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Lake Cowichan view from our dock.

Wednesday, 3 May 2017

Community of Steveston, Richmond, BC

 Sunday, April 30th

Sunday morning and the weather forecast is for sunshine, so Ray and I decided to go to the small fishing village of Steveston in Richmond.  We're looking to possibly pick up some fresh crab for dinner at Dad's tonight. Also on the agenda is visiting the Parks Canada Gulf of Georgia Cannery. With it being Canada's 150 birthday, admission is free.

Built in 1894 in the historic village of Steveston, the Gulf of Georgia Cannery was once the largest building of its kind and the leading producer of canned salmon in British Columbia. The exhibit was very informative, and we enjoyed walking around for awhile. Lots of hands on things for kids to keep them occupied as well.

You can take a tour with a Parks Canada Volunteer or just wander through by yourself. All of the exhibits have informative write-ups beside them.


The Pull of the Net: Commercial Fishing in Canada  shares the exceptional story of how the fishing industry has shaped Canadian identity from pre-confederation to modern times. From early European explorers landing on the shores of Newfoundland in search of lucrative cod, to the thriving salmon trade of coastal First Nations in BC, commercial fishing in Canada has played an important role in bringing together diverse cultural groups and creating public conversation around natural resource management. This exhibit invites visitors to explore these themes, celebrate our history and reflect upon the place of commercial fishing in today’s Canada.

They also had a cabin display from a trawler to give you an idea what it was like on the fishing boats for the crew.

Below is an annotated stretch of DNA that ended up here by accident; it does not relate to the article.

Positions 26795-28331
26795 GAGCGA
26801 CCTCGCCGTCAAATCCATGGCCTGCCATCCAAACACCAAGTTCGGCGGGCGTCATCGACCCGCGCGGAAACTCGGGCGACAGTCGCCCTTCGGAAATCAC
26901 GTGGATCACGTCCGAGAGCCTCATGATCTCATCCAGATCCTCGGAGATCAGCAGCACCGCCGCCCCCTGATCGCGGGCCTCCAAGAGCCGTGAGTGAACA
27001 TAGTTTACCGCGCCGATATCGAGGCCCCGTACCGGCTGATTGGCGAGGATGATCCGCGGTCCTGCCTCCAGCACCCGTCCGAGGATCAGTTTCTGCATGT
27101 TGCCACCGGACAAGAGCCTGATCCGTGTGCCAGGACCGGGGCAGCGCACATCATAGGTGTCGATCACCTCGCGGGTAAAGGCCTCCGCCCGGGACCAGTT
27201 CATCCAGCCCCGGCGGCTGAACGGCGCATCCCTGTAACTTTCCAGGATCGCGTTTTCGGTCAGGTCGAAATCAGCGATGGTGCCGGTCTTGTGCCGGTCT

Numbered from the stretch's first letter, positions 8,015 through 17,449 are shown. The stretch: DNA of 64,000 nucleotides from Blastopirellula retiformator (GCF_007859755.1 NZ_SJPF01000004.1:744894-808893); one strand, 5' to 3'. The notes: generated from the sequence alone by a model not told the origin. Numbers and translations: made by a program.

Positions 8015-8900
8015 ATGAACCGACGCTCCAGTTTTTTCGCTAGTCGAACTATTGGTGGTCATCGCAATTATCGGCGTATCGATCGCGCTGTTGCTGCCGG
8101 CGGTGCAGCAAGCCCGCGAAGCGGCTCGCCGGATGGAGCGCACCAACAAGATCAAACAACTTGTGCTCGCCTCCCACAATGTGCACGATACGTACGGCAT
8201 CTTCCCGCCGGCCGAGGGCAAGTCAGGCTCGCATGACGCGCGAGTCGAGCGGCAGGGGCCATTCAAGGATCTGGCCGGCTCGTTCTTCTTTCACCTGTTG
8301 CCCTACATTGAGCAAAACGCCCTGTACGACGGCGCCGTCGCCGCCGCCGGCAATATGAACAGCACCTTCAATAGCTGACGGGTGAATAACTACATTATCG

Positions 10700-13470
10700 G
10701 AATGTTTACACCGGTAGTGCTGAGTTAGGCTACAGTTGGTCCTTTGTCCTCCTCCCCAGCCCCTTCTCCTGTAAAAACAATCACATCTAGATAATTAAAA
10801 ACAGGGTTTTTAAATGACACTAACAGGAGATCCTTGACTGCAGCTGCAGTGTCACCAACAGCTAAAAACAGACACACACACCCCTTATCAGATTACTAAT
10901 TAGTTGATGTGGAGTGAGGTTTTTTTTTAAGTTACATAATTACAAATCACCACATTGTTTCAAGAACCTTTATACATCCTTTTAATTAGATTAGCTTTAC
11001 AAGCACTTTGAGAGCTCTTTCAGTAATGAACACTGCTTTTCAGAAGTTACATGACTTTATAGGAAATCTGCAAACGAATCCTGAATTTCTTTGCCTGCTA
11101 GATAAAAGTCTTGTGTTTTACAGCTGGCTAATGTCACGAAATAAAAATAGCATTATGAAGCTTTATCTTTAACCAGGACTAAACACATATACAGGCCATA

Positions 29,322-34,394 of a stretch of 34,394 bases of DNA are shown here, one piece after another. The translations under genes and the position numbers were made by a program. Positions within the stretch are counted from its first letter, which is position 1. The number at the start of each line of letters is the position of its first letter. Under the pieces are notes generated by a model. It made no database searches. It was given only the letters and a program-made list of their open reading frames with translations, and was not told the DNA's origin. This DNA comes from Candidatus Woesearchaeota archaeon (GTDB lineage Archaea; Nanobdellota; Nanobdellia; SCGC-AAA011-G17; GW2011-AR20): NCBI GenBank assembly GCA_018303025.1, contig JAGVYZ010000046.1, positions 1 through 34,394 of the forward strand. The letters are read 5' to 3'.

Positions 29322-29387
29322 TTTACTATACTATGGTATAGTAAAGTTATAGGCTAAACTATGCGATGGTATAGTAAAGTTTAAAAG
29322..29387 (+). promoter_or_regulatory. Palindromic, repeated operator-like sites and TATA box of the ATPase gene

What goes in must come out!

The Canning Line

Stories of mountains of sockeye come alive among the clatter and hum of machines in the Canning Line Exhibit. Encompassing over 4000 sq. ft., this interactive, multi-media exhibit demonstrates the process of salmon canning on a 1930s – 1950s era canning line. Take a guided tour along the line and uncover the personal stories of cannery workers who worked amidst the steam, noise, and odours of fish slime and machine oil.

The bins of fish are loaded inside the cannery.

This machine takes off the heads, tails and fins.

Cleaning Table

Cans coming down to be stuffed with fish.

Fish added to the cans.

Cans are being stacked for loading into the pressure cooker.

Cans out of the pressure cooker.

Boxing station.

Delivery Truck

Herring Reduction Plant

This once thriving Reduction Plant was in operation until 1979, when it was closed due to modernization of the process and centralization of the operations. Immerse yourself in the sights and sounds of this 6500 sq. ft. exhibit! You will be amazed to discover how herring was transformed into fish oil and fish meal.

(When Parks Canada took over the cannery in 1984 there was still herring in the system. Can you imagine the smell cleaning it all out!)

Here is a video that Ray took of the canning line. Of course he picked the music too!

Back outside we walked the pier to where the boats are selling their catch. Unfortunately no crab but we did manage a couple of pounds of prawns for tomorrow's dinner. None of the fish was fresh, all flash frozen at sea.

Sea Urchins

I had to stand in line for 10 minutes to get my chance at getting some prawns. Very popular boat!
I put the prawns with ice in the cooler in the car and we wandered down towards the restaurants to pick where we're going to eat lunch. 

Best way to end our tour!
We started with the tour of the cannery at 11:30 am and by the time we sat down for lunch at 1 pm the place was packed with lots of tourists and locals enjoying the sunny Sunday.

 After lunch it was time to head home as I was cooking dinner, salmon from the local grocer, for Dad today.

Monday, May 1st, it's quite rainy in the morning but smartened up in the afternoon. Had to get up to Dad's early to meet up with a tree pruning service. We are trying to get our motorhome into Dad's driveway so we are closer to him when we are in town, which he would like and we would save $$ by staying there instead of an RV Park. Later in the afternoon I was back to take him for his appointment for an Echocardiogram at Peace Arch Hospital. In between I prepared our Vodka Tomato Sauce for our pasta and prawns for dinner. They were delicious.    IT'S RAY HERE... YUMMMM!

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